My desire to see LinkedIn add “Biggest Mistakes” to their resume template is about defaults. Default settings (let’s broadly define as what a user encounters native to a system), are really significant because they often remain unchanged and also signal the environmental norms. What does the community you are joining expect of you? And I firmly believe that norms are more important than laws when trying to impact behavior change. In response to my post, LinkedIn CEO Jeff Weiner replied: “Think the sentiment is spot on. Have always thought some of the most valuable career lessons I’ve learned are what not to do.”
So time to pick on another influential service: AngelList
AngelList’s impact on early stage investing can’t be underestimated – it has been one of the forces creating tremendous funding velocity in the marketplace. Because of this, their company template has become something which doesn’t just record information, but shapes it. Their tabs and fields instruct founders what data they need to supply in order to “fit” into the community. For example, I might suggest that the prominence of their Advisor section has promoted the concept and value of an Advisory Board beyond it’s previous import.
So this got me thinking. My friends Shervin & Matt created 1% of Nothing which promotes early stage philanthropy – the idea that becoming charitable isn’t something you do after the IPO, but rather at founding by setting aside 1% of your equity for a cause. It’s great and they’ve had some early success.
But the real opportunity is to make this the behavior of entrepreneurs everywhere. Make it the default, so that founders are actually opting out, rather than opting in. One approach might be to get it written into the standard early stage funding docs, so that it actually needs to be removed rather than added. But another powerful and public way would be to add it as a field to the AngelList company profile. Did this startup commit 1% and to what organization?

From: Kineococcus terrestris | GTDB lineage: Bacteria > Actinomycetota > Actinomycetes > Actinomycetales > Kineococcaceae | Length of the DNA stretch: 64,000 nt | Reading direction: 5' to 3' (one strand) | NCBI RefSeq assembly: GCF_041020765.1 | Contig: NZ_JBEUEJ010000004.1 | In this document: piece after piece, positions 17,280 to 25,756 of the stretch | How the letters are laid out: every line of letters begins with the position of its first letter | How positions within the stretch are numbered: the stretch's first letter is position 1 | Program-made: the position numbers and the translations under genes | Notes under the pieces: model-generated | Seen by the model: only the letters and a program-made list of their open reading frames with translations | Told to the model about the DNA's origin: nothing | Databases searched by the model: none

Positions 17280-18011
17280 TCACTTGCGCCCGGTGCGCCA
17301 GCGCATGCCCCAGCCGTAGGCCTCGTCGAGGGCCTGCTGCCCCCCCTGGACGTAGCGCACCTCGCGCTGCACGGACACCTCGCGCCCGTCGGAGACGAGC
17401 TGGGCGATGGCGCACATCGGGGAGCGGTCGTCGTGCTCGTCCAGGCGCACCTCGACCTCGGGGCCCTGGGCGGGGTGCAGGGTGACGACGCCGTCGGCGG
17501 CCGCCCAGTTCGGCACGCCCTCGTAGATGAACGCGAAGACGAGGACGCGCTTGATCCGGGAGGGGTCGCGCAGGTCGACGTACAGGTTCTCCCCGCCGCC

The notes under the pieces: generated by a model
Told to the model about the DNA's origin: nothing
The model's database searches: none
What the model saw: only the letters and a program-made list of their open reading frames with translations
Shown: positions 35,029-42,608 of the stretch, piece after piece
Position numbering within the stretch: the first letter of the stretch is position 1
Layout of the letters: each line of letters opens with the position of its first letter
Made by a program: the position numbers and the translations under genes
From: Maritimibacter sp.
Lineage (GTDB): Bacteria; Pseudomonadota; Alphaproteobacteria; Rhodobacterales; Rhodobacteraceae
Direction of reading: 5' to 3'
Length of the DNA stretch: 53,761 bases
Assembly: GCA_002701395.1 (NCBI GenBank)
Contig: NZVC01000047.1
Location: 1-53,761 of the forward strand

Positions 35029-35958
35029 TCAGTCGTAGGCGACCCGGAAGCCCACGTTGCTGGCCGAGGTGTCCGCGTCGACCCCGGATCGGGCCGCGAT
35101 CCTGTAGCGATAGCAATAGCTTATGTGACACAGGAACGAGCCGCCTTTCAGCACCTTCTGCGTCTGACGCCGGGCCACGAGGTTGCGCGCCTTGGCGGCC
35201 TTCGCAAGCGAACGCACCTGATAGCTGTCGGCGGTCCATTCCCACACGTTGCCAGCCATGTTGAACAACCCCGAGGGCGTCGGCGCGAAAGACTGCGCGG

Boom! Overnight this becomes a piece of data that investors will review. The decision – to fund or not, and to what organization – turns into another part of the conversation, one which sheds some light on the heart and passion of the founders. And if it turns out to be a positive signal, well, one might actually find that companies which commit to philanthropy early on outperform those which don’t – essentially meaning the 1% dilution pays for itself.
And not just for funders but for employees – it becomes visible whether the startup you join is charitable at its core. With the tight competition for talent I can imagine this would be another selling point for potential hires. So Nivi, Naval, whatcha think?